It's kind of the opposite inside the White House, based on people we've spoken with. It's the more and more things that the president does where people just kind of shake their hands, don't -- shrug their shoulders, don't know what to do. But it becomes more muted. Because the more things the president does, the less of a crazy reaction within the White House. Because they're like, "Well, we weathered when he made these comments about Charlottesville, so we can get through this." It's seen as that, instead of Scaramucci had so many things that it's now leading him to not support the president.

HILL: It's interesting, too. You mention Charlottesville. We should point out, today is the two-year anniversary --

BERMAN: Anniversary.

HILL: -- of Charlottesville. And obviously, the comments from the president that came later.

I'm not sure if Jeff Zeleny is still with us. I know we were having some trouble with his signal. There he is.

I'm glad to see you, my friend. As we're looking at all of this, right, and this conversation that Anthony Scaramucci has now started about, in his words, earlier, it may be time for a relief pitcher. But not being specific at all about a candidate, who it would be. I imagine that's going to get a little bit of a reaction. And there may have been some over the weekend with his comments, as well, there in Iowa, Jeff.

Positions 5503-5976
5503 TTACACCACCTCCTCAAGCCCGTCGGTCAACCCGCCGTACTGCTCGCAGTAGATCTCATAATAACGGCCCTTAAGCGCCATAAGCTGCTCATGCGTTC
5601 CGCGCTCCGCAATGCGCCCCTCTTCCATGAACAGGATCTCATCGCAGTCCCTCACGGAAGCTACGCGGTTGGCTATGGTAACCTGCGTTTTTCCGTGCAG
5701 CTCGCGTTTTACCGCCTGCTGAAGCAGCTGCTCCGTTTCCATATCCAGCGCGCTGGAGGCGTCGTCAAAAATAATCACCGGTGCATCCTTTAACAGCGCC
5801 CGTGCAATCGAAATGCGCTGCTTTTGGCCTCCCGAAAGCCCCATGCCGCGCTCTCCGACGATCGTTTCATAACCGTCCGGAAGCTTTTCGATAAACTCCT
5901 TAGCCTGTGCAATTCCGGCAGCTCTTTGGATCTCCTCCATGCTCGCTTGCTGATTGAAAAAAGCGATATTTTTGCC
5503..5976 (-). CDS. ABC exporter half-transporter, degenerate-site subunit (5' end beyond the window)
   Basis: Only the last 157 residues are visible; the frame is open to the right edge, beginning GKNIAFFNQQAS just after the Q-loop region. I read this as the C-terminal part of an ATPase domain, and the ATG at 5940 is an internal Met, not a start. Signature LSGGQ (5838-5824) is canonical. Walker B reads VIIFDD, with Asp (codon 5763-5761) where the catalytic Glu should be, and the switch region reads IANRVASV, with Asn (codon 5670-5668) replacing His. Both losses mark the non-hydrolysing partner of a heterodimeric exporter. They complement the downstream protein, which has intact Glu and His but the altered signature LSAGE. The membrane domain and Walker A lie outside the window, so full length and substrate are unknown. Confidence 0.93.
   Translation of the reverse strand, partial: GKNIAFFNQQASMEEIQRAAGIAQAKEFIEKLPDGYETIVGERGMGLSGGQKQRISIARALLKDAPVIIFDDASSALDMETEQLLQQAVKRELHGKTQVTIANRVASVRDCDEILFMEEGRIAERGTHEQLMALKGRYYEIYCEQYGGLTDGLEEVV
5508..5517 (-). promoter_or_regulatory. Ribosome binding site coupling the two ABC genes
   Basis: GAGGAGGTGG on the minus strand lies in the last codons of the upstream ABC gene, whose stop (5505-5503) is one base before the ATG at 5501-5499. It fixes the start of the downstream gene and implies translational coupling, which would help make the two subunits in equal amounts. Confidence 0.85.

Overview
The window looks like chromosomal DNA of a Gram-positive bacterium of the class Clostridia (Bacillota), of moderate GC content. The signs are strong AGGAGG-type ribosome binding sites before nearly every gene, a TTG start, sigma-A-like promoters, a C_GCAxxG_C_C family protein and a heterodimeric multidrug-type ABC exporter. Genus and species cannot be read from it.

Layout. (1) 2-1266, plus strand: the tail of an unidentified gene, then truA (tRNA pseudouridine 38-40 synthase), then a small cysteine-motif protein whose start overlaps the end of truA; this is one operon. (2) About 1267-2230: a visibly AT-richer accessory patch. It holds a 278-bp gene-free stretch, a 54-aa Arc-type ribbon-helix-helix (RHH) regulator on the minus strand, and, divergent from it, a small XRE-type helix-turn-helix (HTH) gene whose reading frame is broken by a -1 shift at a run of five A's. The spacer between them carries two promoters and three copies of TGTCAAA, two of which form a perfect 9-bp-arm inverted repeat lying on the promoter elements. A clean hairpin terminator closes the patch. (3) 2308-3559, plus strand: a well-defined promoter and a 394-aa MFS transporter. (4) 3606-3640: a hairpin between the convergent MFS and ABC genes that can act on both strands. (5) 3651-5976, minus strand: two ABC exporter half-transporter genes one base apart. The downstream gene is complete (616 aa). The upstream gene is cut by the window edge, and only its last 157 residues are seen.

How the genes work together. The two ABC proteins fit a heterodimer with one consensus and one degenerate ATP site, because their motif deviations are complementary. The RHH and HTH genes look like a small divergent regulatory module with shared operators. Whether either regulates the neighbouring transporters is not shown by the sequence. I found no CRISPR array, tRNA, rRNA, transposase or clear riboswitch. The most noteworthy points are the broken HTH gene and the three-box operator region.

JEFF ZELENY, CNN SENIOR WHITE HOUSE CORRESPONDENT: Look, there's no question that there is some concern among Republicans about what the president is going to say or what he's going to do.

But the reality here is I cannot even imagine a credible Republican candidate wanting to step up and put their hat in the ring here. You know, Republicans on Capitol Hill and across the country have been afraid to speak out against the president, have been afraid to vote against the president. Certainly, running against him would be, you know, a different matter entirely here.

So Anthony Scaramucci certainly represents, I guess, one view inside the party. But one of the biggest accomplishments that President Trump has had, I think, is consolidating the Republican and conservative base.